Linkage of whole genome sequencing with administrative health, and electronic medical record data for the study of autism spectrum disorder: Feasibility, Opportunities and Challenges

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Jennifer Brooks Evdokia Anagnostou Farah Rahman Karen Tu Lavnaya Uruthiramoorthy Kirk Nylen John McLaughlin Michael Schull Susan Bronskill
Published online: Aug 29, 2018

Autism Spectrum Disorder (ASD) is a neurodevelopmental disorder (NDD) that presents with a high degree of heterogeneity (e.g., co-occurrence of other NDDs and other co-morbid conditions), contributing to differential health system needs. Genetics are known to play an important role in ASD and may be associated with different disease trajectories.

Objectives and Approach
In this proof of principle project, our objective is to link >2,200 children with a confirmed diagnosis of a NDD from the Province of Ontario Neurodevelopmental (POND) Study to administrative health data and electronic medical record (EMR) data in order to identify subgroups of ASD with unique health system trajectories. POND includes detailed phenotype and whole genome sequencing (WGS) data. Identified subgroups will be characterized based on clinical phenotype and genetics. To meet this goal, consideration of WGS-specific privacy and data issues is needed to implement processes which are above and beyond traditional requirements for analyzing individual-level administrative health data.

Linkage of WGS data with administrative health data is an emerging area of research. As such it has presented a number of initial challenges for our study of ASD. Privacy concerns surrounding the use of WGS data and rare-variant analysis are of particular importance. Practical issues required the need for analysts with expertise in administrative data, EMR data and genetic analyses, and specialized software and sufficient processing power to analyze WGS data. Transdisciplinary discussions of the scope and significance of research questions addressed through this linkage were crucial. The identification of genetic determinants of phenotypes and trajectories in ASD could support targeted early interventions; EMR linkage may inform algorithms to identify ASD in broader populations. These approaches could improve both patient outcome and family experience.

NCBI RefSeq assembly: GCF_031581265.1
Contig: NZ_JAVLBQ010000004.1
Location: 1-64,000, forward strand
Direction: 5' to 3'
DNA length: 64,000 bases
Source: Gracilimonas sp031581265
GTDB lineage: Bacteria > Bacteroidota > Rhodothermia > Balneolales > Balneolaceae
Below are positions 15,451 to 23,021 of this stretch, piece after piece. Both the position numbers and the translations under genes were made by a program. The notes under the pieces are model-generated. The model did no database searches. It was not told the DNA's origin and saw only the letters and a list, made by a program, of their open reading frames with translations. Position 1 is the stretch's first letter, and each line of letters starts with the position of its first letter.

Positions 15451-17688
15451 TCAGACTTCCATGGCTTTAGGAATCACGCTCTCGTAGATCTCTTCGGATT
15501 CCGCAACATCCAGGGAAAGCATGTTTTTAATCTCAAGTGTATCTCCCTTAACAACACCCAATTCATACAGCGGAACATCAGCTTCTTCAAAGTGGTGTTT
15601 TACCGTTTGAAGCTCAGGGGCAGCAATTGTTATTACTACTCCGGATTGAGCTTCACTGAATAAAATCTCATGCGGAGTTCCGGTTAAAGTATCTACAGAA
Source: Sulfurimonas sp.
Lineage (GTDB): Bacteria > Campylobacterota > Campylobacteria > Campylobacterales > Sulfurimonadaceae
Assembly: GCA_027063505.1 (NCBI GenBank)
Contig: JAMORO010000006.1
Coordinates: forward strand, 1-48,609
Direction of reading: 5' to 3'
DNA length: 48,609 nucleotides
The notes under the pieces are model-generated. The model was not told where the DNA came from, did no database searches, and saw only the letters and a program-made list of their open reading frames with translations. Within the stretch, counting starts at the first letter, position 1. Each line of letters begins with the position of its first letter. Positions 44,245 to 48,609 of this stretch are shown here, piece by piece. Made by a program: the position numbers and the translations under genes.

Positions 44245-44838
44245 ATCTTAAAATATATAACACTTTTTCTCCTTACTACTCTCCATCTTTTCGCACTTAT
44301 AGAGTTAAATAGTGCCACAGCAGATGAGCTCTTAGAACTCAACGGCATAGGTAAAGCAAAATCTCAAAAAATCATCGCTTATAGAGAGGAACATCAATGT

As the cost of genetic sequencing decreases, WGS data will become part of the routine clinical management of patients. Linkage of WGS, EMR and administrative data has tremendous potential that has largely not been realized; including population-level ASD research to improve our ability to predict long-term outcomes associated with ASD.

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